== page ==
This action might not be possible to undo. Are you sure you want to continue?
• Session 14: (22nd March 2009)
– Circuits and wiring
• (Previous) Session 13: (15th March 2009)
– Isolation and protection
B.Sc.Engineering [Electronics and Telecommunication (special) 1st class honors] Moratuwa, AMIE(SL), MIET(UK), MIEEE(US)
Power supplies: Outline
• Function of a power supply • Half wave rectifier as power supply • Full-wave rectifier
• Centre-tapped transformer type full-wave rectifier • Bridge type full-wave rectifier
• Need to regulate the output voltage of a power supply
• Zener diode regulator
. large load at the output requires higher current from the power supply and vice versa. . DC/AC. • In an electrical circuit a power supply performs the following functions • Provide required type of input waveform • E.Function of a power supply • Power supplies are an integral component of all electric devices or appliances. frequency • Maintain output voltage when output load varies • Maintain output voltage when input voltage varies • Terminology: What is output load? • Output load is the current requirement of the target device.e.g. continuas/pulsating.. i.
Half wave rectifier as power supply • Half wave rectifier converts an input AC waveform in to pulsating DC to be fed into the load • Use of a reservoir capacitor in parallel is to smooth this pulsating voltage before being fed into load. .
. the full-wave rectifier converts both the half-waves into DC form.Full wave rectifier as power supply • Full wave rectifier converts an input AC waveform in to pulsating DC to be fed into the load • As opposed to half-wave rectifier.
Centre tapped transformer type full-wave rectifier • Two diodes perform half-wave rectification of the two half-cycles taken over the two ends of the centre-tapped transformer. .
.Bridge type full-wave rectifier • The diode arrangement is also called Wheatstone bridge.
g. the power supply is required to remain stable and make sure that a constant voltage is provided to the output load. Zener-diode regulator .. • E.Regulation of output voltage of a power supply • When the output load varies and when the voltage of the input energy source varies. • The power supplies that achieves this function is also called regulated power supplies or regulated power supplies.
Electrical cables .
Electrical cables: Outline • Different constructions of electrical tables • Applications of different types of electrical cables • Identification of different cables by the colour of insulation .
Construction of electrical cables Single-strand conductor (unshielded) cable Single-cored (unshielded) cable Armored cable Co-axial cable Multi-strand conductor (unshielded) cable Multi-cored (unshielded) cable Twisted-pair cables .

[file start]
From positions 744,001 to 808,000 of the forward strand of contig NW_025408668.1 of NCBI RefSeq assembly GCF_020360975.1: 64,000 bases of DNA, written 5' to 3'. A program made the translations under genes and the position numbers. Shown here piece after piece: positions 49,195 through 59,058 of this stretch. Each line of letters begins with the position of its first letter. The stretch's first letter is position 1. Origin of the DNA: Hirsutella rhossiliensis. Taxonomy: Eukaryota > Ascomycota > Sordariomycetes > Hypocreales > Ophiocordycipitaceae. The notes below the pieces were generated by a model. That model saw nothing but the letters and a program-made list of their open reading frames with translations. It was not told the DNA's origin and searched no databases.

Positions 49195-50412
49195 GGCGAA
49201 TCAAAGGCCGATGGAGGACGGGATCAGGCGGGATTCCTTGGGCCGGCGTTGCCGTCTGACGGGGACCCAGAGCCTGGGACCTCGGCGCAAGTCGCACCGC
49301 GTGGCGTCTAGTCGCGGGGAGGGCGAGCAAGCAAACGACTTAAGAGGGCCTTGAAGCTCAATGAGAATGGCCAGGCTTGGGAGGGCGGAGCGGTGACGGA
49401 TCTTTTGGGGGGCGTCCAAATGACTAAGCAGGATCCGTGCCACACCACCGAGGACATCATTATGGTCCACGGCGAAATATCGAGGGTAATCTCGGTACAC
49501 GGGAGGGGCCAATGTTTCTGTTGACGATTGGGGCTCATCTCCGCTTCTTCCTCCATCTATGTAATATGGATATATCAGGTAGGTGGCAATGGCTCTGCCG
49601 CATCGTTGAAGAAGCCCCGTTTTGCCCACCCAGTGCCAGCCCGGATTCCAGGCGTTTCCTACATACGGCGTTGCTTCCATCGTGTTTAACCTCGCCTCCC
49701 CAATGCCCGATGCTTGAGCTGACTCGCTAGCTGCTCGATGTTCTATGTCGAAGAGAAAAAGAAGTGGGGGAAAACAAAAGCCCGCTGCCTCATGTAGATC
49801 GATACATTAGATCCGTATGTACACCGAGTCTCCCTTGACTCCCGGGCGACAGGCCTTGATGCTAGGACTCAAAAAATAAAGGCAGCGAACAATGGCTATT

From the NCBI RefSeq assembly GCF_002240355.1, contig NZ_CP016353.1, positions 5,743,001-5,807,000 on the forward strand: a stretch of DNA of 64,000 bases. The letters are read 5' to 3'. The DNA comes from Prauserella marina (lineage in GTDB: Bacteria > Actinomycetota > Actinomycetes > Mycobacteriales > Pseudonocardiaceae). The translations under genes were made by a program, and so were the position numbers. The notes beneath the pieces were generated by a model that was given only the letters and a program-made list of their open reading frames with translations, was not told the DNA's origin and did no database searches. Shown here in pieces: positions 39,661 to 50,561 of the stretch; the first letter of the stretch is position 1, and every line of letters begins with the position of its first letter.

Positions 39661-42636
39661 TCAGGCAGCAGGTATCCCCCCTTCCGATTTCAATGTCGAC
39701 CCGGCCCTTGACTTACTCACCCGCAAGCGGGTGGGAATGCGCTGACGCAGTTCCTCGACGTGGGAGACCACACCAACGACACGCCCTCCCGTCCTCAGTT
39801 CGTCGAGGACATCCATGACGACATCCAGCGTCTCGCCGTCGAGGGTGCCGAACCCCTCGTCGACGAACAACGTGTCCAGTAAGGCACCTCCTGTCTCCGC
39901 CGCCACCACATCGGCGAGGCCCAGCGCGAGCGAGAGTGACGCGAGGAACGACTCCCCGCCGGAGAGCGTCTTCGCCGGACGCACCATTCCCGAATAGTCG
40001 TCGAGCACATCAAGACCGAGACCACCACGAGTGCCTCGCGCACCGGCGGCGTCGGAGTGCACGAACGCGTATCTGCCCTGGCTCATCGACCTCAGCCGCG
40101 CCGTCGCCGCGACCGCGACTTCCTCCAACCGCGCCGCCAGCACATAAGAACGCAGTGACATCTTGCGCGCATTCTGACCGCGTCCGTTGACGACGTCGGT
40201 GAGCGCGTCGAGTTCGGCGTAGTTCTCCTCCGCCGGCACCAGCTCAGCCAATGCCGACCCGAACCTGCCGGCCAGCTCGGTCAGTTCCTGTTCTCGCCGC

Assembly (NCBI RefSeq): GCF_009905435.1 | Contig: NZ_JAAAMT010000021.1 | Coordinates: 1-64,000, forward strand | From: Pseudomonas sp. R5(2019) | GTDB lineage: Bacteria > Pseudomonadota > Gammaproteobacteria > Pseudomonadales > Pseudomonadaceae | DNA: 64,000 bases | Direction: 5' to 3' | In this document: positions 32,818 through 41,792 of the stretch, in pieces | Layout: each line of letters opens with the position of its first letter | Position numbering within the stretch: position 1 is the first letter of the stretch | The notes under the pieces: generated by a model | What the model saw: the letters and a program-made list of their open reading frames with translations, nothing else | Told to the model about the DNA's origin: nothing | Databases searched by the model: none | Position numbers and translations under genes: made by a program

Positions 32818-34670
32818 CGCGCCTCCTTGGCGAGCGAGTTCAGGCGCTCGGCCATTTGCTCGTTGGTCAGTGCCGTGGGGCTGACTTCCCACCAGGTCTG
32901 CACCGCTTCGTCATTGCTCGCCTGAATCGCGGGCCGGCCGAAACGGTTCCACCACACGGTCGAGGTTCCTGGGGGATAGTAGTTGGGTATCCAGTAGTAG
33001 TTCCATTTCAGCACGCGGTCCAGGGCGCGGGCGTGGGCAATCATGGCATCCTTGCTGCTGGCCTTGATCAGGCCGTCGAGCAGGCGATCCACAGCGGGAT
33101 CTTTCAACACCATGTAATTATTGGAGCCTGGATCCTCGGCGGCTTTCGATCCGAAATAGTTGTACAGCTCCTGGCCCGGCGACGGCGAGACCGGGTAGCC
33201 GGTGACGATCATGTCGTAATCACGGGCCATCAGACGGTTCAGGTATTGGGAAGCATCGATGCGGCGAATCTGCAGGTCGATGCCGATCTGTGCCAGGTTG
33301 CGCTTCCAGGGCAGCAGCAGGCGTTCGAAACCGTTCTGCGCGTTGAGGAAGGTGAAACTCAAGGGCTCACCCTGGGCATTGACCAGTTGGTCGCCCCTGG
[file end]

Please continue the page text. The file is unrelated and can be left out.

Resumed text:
2mm diameter). • Heat dissipation is difficult. 16/0.6mm (i.g. • Typical specification: 1/0.2mm (24 strands of 0. maximum current 3A.1mm (55 strands of 0.5A.4A.e..1mm diameter). • Multi-strand cables: • This consists of many fine strands of wire covered by an outer plastic coating.1mm (10 strands of 0. It can be bent to shape but will break if repeatedly flexed. 7/0. maximum current 6A. 55/0.Applications of electrical cables • Single-strand cables: • One solid wire in a plastic coating available in a wide variety of colours. . wires outside cases to sensors and switches. maximum current 4.2mm diameter).5A.2mm (16 strands of 0.1mm diameter). • Used for connections which will not be disturbed.8A. 24/0. • It is flexible and can withstand repeated bending without breaking therefore used for connections that may be disturbed. 1 strand of 0.6mm diameter) maximum current 1.. for example links between points of a circuit board. maximum current 0. used for test leads. maximum current 1. • Typical specifications: 10/0.2mm (7 strands of 0. E.2mm diameter).
• The live and neutral are colour code insulated. connection of the consumer unit to the meter. The earth is not insulated. All three are then sheathed in a protective layer... E. 3-cored) these may have solid conductors or separate strands twisted together to provide flexibility for longer cable installations.Applications of electrical cables • Single-cored cables: • Single core cable is mostly used for industrial applications where it is run in conduits. • Cables with more than 3-cores are only used in special signal applications.e. used for supplementary earth bonding. Connecting driven unit to the Company’s earth connection. • In domestic wiring it is only used in specific applications. Insulation must be provided for the earth conductor when it is exposed to make connections. • Multi-cored cables: • Often referred to as ‘twin and earth’ (i.g. E.. .g. they are rarely used for electrical power related maters.